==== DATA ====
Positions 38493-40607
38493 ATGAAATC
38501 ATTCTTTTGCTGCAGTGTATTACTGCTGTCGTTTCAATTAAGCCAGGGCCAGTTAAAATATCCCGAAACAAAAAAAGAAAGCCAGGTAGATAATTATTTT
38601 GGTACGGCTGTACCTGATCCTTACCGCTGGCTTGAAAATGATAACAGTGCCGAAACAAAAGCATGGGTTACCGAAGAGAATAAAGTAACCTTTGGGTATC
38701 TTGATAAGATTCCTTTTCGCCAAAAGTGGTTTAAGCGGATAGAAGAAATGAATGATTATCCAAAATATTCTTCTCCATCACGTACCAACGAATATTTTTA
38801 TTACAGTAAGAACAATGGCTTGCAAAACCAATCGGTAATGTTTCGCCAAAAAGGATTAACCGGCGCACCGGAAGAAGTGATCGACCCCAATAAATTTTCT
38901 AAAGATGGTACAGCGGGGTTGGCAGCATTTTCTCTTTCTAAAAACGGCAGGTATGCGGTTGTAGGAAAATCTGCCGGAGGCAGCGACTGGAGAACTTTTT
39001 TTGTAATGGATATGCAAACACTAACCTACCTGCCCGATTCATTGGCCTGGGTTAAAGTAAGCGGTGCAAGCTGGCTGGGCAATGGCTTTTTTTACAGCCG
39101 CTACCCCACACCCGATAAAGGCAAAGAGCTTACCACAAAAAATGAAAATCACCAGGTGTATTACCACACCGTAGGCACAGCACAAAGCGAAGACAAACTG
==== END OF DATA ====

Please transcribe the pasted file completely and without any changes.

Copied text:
Positions 38493-40607
38493 ATGAAATC
38501 ATTCTTTTGCTGCAGTGTATTACTGCTGTCGTTTCAATTAAGCCAGGGCCAGTTAAAATATCCCGAAACAAAAAAAGAAAGCCAGGTAGATAATTATTTT
38601 GGTACGGCTGTACCTGATCCTTACCGCTGGCTTGAAAATGATAACAGTGCCGAAACAAAAGCATGGGTTACCGAAGAGAATAAAGTAACCTTTGGGTATC
38701 TTGATAAGATTCCTTTTCGCCAAAAGTGGTTTAAGCGGATAGAAGAAATGAATGATTATCCAAAATATTCTTCTCCATCACGTACCAACGAATATTTTTA
38801 TTACAGTAAGAACAATGGCTTGCAAAACCAATCGGTAATGTTTCGCCAAAAAGGATTAACCGGCGCACCGGAAGAAGTGATCGACCCCAATAAATTTTCT
38901 AAAGATGGTACAGCGGGGTTGGCAGCATTTTCTCTTTCTAAAAACGGCAGGTATGCGGTTGTAGGAAAATCTGCCGGAGGCAGCGACTGGAGAACTTTTT
39001 TTGTAATGGATATGCAAACACTAACCTACCTGCCCGATTCATTGGCCTGGGTTAAAGTAAGCGGTGCAAGCTGGCTGGGCAATGGCTTTTTTTACAGCCG
39101 CTACCCCACACCCGATAAAGGCAAAGAGCTTACCACAAAAAATGAAAATCACCAGGTGTATTACCACACCGTAGGCACAGCACAAAGCGAAGACAAACTG